Mercy of a Rude Stream

The story goes that after writing the excellent novel, Call It Sleep, Henry Roth lost his muse and was unable to continue his literary career. It took from 1934 to 1979 to completely break through this monumental case of writer’s block. The book that Roth unleashed his revived literary vision on was called Mercy of a Rude Stream. Mercy was to be six volumes but was published as four volumes (the last two posthumously). The final two volumes were re-edited after the death of Roth and published as An American Type which continued the Ira Stigman saga begun in Mercy.

Mercy is an attempt to recapture and understand the astonishing creative energy of his youth. The title comes from Shakespeare’s Henry VIII:

I have ventured, Like little wanton boys that swim on bladders, This many summers in a sea of glory, But far beyond my depth. My high-blown pride At length broke under me, and now has left me, Weary and old with service, to the mercy Of a rude stream that must for ever hide me.


I am only through the first two volumes of Mercy but more interesting than the excellent narrative are the techniques Roth uses to counter the narrative with a second stream-of-consciousness thread. This stream allows the narrator and fictitious author to discuss the creation of the novel and all its themes. The fiction is that Ira Stigman is writing the novel based on his own life, but at least three things make the fiction more interesting:  first, Ira discusses the creative process of the novel with his word-processor, usually addressing it as a real person; second, Ira often speaks of sections of his writing as being totally fictitious and not, therefore, biographical; and third, the breaks in the narrative allow for a more directed discussion of some of the themes or techniques used in the writing. In fact, the insertions are often more about themselves than the more standard narrative that surrounds them. Roth, for instance, has major issues with the literary techniques of James Joyce.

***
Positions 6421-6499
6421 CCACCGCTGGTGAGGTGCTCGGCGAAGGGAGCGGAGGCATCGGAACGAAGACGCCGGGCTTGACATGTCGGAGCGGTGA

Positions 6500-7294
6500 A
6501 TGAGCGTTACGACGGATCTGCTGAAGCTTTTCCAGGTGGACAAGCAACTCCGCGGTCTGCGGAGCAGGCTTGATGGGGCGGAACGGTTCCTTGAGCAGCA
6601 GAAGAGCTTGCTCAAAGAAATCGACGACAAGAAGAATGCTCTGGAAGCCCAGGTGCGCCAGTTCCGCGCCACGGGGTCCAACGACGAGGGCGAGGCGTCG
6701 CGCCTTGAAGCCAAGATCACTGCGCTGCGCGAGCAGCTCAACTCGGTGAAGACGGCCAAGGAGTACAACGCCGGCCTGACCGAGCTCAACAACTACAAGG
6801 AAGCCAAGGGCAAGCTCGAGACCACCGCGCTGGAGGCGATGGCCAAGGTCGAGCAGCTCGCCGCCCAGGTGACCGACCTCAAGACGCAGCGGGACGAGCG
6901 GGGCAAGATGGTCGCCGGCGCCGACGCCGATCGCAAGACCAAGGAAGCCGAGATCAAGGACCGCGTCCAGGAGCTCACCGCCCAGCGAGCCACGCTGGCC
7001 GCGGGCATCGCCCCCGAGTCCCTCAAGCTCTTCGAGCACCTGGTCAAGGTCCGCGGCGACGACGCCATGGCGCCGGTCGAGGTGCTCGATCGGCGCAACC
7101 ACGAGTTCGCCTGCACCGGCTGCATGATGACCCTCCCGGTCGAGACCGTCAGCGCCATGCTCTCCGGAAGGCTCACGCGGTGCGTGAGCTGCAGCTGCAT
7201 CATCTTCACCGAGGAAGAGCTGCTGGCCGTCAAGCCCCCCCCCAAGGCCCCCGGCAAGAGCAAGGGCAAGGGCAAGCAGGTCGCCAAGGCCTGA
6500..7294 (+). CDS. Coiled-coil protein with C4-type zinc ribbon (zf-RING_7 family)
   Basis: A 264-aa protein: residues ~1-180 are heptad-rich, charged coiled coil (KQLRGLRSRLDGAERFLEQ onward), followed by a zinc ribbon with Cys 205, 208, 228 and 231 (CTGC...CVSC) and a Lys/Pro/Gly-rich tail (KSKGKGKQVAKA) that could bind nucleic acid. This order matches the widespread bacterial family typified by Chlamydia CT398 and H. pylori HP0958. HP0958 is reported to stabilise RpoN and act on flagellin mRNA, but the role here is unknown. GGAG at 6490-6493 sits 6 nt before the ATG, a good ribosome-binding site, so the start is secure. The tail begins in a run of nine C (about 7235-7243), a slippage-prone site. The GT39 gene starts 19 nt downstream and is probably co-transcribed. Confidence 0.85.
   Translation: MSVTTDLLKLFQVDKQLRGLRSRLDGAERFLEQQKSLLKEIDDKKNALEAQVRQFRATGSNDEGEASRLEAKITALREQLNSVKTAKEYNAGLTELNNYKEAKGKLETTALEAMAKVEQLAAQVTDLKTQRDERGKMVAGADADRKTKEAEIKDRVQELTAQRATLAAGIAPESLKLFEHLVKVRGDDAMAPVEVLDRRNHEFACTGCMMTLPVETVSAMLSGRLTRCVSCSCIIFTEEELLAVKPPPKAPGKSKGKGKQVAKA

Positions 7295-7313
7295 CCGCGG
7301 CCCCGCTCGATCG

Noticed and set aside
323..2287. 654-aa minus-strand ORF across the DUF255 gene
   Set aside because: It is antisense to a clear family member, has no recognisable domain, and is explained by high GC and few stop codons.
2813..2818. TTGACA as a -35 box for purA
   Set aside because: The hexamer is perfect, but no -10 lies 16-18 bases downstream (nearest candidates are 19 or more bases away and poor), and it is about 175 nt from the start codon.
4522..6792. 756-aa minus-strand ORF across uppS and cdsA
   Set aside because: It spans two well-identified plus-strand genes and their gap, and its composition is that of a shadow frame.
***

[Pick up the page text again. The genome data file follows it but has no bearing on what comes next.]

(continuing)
Roth’s technical accomplishment in these novels is that he successfully represents the youth of the narrator at the same time as he represents the old-age of the narrator. One review suggested that Roth presented us with the Prince and with the aging King.

Although I still have several volumes to go myself, if you want to experience the immigrant struggling to survive in America and especially if you want to be surrounded by the early life in New York City, then Mercy of a Rude Stream is highly recommended. Here are Roth’s major novels (from Wikipedia):

    • Call It Sleep (1934)
    • Nature’s First Green (1979)
    • Shifting Landscape: A Composite, 1925–1987 (1987)
    • Mercy of a Rude Stream Vol. 1: A Star Shines Over Mt. Morris Park (1994)
    • Mercy of a Rude Stream Vol. 2: A Diving Rock on the Hudson (1995)
    • Mercy of a Rude Stream Vol. 3: From Bondage (1996)
    • Mercy of a Rude Stream Vol. 4: Requiem for Harlem (1998)
    • An American Type (2010)

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